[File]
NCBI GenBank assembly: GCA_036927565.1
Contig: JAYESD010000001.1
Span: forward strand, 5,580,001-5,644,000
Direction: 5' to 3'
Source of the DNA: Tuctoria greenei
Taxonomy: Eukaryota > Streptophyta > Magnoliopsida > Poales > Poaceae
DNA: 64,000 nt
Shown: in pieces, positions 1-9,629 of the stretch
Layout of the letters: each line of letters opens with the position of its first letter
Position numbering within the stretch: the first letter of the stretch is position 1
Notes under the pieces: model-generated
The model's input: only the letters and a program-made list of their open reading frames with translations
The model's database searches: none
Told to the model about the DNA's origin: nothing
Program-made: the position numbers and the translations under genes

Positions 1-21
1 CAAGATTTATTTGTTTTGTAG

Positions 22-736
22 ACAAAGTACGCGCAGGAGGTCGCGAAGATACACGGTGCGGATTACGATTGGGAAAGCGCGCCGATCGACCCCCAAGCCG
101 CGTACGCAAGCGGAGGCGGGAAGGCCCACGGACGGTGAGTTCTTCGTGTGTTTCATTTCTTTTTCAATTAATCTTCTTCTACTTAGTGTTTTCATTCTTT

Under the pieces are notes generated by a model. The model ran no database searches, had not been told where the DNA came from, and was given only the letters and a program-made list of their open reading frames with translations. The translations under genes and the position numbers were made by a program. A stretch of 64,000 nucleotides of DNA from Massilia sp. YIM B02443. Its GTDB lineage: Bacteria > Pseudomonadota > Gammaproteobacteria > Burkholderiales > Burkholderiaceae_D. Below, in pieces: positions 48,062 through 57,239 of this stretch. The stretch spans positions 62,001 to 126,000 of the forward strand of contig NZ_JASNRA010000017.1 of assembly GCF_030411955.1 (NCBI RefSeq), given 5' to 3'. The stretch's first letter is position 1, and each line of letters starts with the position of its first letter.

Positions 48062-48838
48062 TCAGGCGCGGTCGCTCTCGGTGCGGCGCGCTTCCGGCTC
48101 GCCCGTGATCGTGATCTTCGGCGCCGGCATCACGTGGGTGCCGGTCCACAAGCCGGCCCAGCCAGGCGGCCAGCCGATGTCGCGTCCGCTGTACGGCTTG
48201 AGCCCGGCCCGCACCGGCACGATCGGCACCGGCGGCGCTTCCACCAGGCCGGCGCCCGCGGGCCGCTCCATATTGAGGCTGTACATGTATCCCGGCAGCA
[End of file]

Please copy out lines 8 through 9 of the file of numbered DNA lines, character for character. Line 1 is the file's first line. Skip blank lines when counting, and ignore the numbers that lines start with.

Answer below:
Shown: in pieces, positions 1-9,629 of the stretch
Layout of the letters: each line of letters opens with the position of its first letter